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HQ Fishing Report with Captain Swish | March 2024

HQ Fishing Report with Captain Swish | March 2024 | Haines Hunter HQ

As a result of the weather getting colder the fishing is changing, like Snapper in the way and when they eat is similar to us. We are not barbequing outdoors as much changing to eating more comfort food such as stews and roasts.

Right now Snapper are feeding up on Shellfish worms and crabs to put on body fat preparing for the cold winter months when they are lethargic and not moving about, so tending to eat less. Within a few months, there will be way fewer fish out on your normal summer spots. Either they will move out into deeper water or be lurking around kelp-covered reef structures and shorelines. Here they will just snack on limpet’s crab snails and they like it just, when they have an urge to eat.

Over the last few weeks, I have seen a lot of changes which are normal but this year it’s a month or so earlier than usual. MotheNature tells me it looks like we may be in for a long, cold winter.

The first major change is, that I am finding for every decent fish over 34 cm you catch ten undersize fish. The good news is that these small fish are fat nice in colour and in good condition and by next summer will be well over 30cm, I have a minimum size limit on the boat of 34 cm.

The last three times out it is kind of weird that the best fishing is on the last one and a half hours just before the tide change then they switch off feeding.

With these changes, I have had to make changes which have resulted increase in hooking bigger fish, going down to the 6kg line lessens the amount of drag in the water allowing you to see and feel the bait being taken. Fresh bait such as strip baits of mullet and kahawai hang on the hook, small fish will rip at it which attracts the bigger fish to come in and grab it. With this said much against how I normally fish I have one rod rigged with a recurve hook and just let these bigger fish fight over the bait and hook themselves. Burly and ground bait is well worth the investment as it will bring the fish towards the boat and stimulate a more aggressive bite.

Out on the worm beds, the Snapper are fairly well spread, anchoring with a burly trail and chopped-up ground bait will in time bring them around but it is taking a lot longer to catch a decent feed. Drop a flasher rig and catch a few small Kahawai and Jack Macs, rigged as whole a butterflied baits they really hang on the hook and always catch the bigger fish.

Administration Bay presently has schools of Anchovies getting worked over by the Kahawai. There are dramatic changes to the normal Anchovie run. The Anchovy schools are smaller than in the past few years as are the Kahawai. I have yet to see a single Kingfish. Snapper are spread right across the bay, and 3-inch pumpkin seed soft baits are working as are micro jigs. Try the low foul in (area 3 spot 17).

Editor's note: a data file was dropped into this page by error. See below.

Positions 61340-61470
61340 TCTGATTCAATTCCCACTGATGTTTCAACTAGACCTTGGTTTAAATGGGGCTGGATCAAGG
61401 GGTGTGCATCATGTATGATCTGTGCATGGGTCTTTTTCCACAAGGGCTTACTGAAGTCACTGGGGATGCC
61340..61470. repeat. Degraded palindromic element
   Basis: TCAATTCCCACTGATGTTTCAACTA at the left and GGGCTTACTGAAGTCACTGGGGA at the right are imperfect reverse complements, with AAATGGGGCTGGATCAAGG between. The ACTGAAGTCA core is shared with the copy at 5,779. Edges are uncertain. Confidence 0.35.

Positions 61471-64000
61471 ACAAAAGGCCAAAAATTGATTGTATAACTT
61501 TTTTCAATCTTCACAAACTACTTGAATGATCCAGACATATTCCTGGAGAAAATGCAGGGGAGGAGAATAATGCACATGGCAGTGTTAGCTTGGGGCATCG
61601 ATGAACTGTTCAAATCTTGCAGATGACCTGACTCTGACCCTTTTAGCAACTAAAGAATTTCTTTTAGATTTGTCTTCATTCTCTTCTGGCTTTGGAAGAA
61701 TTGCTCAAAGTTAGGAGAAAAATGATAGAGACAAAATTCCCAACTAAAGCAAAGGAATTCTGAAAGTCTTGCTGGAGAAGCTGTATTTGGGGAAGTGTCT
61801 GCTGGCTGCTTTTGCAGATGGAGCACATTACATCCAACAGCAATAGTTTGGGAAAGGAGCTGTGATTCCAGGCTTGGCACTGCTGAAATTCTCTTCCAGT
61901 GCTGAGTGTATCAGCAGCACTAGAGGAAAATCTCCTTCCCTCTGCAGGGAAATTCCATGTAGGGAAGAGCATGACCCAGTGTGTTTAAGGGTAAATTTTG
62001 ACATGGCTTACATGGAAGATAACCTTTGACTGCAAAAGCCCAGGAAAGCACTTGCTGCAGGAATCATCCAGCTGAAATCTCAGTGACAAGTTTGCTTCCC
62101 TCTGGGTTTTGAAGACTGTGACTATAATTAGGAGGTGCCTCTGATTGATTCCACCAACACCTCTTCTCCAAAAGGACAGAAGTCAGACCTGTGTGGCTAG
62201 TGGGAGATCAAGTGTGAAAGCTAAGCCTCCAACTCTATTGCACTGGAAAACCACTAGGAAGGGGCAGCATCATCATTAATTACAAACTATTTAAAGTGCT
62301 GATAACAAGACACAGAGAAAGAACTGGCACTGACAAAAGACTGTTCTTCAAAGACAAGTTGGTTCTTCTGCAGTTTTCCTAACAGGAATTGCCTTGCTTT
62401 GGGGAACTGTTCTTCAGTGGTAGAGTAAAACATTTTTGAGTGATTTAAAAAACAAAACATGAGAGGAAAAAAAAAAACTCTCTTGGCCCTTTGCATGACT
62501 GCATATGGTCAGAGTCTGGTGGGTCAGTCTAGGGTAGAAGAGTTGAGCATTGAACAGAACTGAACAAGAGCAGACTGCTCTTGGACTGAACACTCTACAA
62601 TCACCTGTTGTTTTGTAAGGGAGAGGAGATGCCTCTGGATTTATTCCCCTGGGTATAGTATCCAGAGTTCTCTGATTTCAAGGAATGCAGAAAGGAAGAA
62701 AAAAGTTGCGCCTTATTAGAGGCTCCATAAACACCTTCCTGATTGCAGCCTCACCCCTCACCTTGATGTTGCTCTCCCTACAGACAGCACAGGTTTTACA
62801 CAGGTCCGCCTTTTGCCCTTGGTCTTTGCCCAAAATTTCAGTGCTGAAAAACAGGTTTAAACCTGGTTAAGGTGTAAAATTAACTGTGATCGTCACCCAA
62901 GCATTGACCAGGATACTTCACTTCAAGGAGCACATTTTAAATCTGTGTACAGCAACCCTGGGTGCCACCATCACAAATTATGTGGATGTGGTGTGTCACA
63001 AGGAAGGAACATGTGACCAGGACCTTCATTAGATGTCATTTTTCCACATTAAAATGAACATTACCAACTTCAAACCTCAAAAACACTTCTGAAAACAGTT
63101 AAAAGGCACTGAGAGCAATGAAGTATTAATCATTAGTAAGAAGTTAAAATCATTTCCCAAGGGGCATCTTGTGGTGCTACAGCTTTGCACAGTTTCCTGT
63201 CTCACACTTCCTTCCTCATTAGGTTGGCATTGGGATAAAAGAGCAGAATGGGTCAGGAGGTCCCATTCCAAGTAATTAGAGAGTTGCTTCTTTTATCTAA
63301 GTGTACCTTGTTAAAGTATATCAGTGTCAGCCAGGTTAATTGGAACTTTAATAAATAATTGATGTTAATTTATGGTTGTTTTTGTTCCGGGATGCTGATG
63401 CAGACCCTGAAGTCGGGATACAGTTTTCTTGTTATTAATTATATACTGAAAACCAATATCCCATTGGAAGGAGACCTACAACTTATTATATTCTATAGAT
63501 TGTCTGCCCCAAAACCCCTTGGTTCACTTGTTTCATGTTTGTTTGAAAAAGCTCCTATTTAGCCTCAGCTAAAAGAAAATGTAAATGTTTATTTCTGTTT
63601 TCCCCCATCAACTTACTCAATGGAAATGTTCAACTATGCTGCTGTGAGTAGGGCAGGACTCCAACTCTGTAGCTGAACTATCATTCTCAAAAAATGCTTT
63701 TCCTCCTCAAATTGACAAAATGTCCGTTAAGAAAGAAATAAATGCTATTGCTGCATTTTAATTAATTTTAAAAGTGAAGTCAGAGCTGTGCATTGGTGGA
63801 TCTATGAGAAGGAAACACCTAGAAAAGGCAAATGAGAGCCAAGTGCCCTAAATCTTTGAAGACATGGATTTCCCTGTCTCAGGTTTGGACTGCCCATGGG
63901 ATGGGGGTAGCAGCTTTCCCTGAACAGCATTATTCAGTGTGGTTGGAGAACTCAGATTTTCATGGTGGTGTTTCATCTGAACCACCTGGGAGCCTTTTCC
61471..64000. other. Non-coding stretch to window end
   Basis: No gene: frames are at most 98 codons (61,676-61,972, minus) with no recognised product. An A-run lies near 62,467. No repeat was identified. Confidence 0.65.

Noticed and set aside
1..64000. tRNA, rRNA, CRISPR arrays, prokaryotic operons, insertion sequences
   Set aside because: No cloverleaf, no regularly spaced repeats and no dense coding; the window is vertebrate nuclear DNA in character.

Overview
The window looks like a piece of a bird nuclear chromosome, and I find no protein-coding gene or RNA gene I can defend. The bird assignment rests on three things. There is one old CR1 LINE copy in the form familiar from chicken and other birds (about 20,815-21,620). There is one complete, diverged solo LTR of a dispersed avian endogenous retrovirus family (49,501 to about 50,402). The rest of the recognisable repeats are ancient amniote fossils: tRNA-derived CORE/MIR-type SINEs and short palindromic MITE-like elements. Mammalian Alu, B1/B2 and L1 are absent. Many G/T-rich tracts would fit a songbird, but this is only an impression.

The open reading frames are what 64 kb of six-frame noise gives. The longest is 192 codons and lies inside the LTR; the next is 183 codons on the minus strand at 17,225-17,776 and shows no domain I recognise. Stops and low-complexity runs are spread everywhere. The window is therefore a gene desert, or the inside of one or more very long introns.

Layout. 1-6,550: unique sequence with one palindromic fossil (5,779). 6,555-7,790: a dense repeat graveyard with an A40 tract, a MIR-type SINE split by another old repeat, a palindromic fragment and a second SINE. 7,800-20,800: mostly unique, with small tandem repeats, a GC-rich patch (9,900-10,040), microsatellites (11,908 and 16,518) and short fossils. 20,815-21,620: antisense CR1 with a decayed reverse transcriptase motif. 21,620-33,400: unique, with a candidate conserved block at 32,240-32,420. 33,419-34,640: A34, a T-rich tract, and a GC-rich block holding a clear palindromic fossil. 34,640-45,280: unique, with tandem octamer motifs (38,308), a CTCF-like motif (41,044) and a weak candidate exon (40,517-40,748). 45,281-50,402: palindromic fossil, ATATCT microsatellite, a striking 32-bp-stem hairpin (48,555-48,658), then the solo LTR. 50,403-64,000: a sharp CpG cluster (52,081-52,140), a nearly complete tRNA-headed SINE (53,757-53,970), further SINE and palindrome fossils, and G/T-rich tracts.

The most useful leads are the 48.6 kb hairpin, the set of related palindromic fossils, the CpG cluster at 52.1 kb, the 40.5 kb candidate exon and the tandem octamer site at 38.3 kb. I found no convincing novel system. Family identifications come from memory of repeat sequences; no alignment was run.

The inner harbour has fewer fish than normal but again if it’s a quick trip out I would be targeting spots off Cheltenham and the small reef structure north towards Takapuna, (area 1 spots 18 and 19). Along the southern side of Rangitoto, I have had the wind and tide right to target (spots 5 and 20) with some of the best fish up to 47 cm on (spot 20), not an easy spot to fish and you may have to re-anchor a couple of times to get it right but its well worth the trouble.

(Area 4) the Western side of Motutapu, I have fished (spot 6) and did okay, until the wind changed making it hard to focus on the baits. For no better reason and not having time to stop for a fish, I shot out for a quick look around (area 5). There was a good sign around Zeno Rock and the drop-off to the South (spot 6). I don’t see many boats fishing the Haystack (spot 16) but either close to the rock or on the edges of the contour lines close by often hold plenty of fish hence well worth a look on the way out to the Noises. Strayling back into the rocks on (spots 9 and 10) have seen some very nice fish landed all caught on big fresh baits.

In (area 6) the northern side of Waiheke my mates fishing the close in have all faired pretty well and the good news is a few Kingfish are lurking about. Try (spots 21 and 24, spot 19) is a real pain to target but get the wind and tide right it is where you will not only have a shot at some bigger Snapper but also Kingfish.

Around the bottom end of Waiheke, the Snapper are more out in slightly deeper water where the are sandy rocky rises, try (spots 21 and 22) but if all fails head into (spot 16 or 17) as I have never failed to catch a feed.